I legitimately don’t know to what extent London Has Fallen is supposed to blur the lines between ‘goodies’ and ‘baddies’ by portraying the west as careless interlopers and the Bakawis as a wronged family, and how much is me reading things into it. I’m hardly a nationalist, but I admit that the American triumphalism is especially hard to swallow in the capital of my homeland, and I feel there was a missed opportunity to have Banning work with Jax or some other British opposite number to protect both the President and the Deputy PM while the two intelligence contingents strugled to get along around the interference of the mole.
I think that it probably does try to be more thoughtful than the average action blockbuster, but it only partly succeeds, and mostly in subtler ways, while the main text is yelling ‘America, fuck yeah!’ I… actually think that might be smarter than being didactic about it, but in that case I do worry that so few lessons seem to have been learned by the end. They say they’ve confirmed no civilians for the second drone strike, but there are some casual passersby in the street having a suddenly very bad day.
Best bit (if such there is)?
It’s ever so Call of Duty, but the assault on the terrorist HQ is quite nicely done, with the attackers moving up in a fairly convincing manner, clearing side-streets and flanking houses as they go, with a lot of the enemy only visible as muzzle flashes in the dark.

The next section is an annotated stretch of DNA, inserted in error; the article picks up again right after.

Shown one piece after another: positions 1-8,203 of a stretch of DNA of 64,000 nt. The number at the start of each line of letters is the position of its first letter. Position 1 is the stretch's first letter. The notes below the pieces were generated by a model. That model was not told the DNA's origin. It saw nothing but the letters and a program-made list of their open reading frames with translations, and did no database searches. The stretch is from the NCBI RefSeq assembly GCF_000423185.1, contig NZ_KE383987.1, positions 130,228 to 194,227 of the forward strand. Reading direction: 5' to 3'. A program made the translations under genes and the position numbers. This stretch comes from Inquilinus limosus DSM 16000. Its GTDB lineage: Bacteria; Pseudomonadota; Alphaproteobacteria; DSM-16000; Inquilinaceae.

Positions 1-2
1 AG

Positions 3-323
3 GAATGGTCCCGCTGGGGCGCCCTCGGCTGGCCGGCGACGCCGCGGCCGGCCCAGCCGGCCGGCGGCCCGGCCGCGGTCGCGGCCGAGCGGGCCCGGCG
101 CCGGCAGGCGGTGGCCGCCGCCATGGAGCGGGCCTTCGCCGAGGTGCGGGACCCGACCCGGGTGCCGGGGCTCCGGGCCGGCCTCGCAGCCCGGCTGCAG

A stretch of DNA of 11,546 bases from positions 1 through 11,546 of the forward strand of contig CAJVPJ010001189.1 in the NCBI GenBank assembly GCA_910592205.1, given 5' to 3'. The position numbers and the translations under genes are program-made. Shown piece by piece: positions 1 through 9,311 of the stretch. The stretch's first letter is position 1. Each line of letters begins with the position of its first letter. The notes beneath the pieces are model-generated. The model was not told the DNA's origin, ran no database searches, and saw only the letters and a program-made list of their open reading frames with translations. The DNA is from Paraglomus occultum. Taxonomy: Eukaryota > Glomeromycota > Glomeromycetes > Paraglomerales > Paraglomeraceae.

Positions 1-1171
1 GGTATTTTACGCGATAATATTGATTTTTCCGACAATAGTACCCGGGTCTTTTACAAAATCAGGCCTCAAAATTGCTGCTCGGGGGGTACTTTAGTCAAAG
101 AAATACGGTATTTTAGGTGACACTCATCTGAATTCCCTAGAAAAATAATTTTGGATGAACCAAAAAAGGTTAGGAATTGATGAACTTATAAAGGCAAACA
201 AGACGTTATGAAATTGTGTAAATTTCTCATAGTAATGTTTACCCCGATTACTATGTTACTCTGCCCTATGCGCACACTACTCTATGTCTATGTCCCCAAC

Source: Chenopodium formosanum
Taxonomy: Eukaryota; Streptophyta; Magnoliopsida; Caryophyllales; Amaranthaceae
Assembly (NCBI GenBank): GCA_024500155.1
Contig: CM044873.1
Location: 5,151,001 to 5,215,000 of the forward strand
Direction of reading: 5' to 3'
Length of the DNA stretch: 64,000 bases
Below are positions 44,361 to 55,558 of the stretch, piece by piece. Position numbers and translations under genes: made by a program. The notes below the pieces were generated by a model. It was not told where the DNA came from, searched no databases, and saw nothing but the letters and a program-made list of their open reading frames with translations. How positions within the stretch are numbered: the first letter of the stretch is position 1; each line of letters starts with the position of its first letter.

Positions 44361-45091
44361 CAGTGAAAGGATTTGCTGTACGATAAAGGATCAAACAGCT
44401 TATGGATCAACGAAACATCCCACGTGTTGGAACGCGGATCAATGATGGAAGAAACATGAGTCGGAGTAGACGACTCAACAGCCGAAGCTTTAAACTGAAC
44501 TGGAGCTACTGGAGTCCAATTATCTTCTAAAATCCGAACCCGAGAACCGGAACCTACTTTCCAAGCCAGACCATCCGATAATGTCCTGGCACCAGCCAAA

What’s up with…?
- Thanks to NCIS I actually know what’s up with the three helicopters. Essentially, Marine-1 is always flanked by two other helicopters with no markings to distinguish one from the other. It’s basically a shell game to make the President harder to shoot down.
- The uselessness of the Met? Don’t they even have tech support?
Production values – For the most part it’s reasonably well done. Some of the cuts are a little fierce, and the final explosion is oddly unconvincing, even compared to the many things that have already exploded in this film. 8
Dialogue and performances – The script is almost entirely functional, and delivered with all the zest of Arnold in his Commando days. It’s not that anyone is bad. It’s actually a really good cast, there’s just very little they can do to resuscitate the failing dialogue. 13
Plot and execution – Like later seasons of Bones, London Has Fallen suffers from the simple impossibility of accepting the plot unless the villains are some sort of goddamn wizards. I mean, it helps that no-one aside from Banning even attempts to use any kind of codes, but still… 16
Randomness – So… this started with the image of the Queen’s Guards opening up on visiting dignitaries, didn’t it? 10
Waste of potential – Not least because it does seem to be straining to be smarter, I do feel that there was a lot more that could have been done with this one. 11